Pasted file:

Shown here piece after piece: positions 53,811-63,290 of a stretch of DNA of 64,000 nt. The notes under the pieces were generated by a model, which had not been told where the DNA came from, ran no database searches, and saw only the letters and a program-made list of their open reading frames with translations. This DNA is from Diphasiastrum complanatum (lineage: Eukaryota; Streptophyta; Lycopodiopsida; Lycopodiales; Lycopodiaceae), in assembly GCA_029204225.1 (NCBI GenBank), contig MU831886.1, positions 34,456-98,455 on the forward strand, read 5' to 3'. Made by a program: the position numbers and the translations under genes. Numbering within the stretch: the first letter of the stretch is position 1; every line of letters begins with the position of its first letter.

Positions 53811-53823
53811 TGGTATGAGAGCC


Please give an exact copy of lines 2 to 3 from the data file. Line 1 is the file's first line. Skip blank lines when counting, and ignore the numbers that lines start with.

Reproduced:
Positions 53811-53823
53811 TGGTATGAGAGCC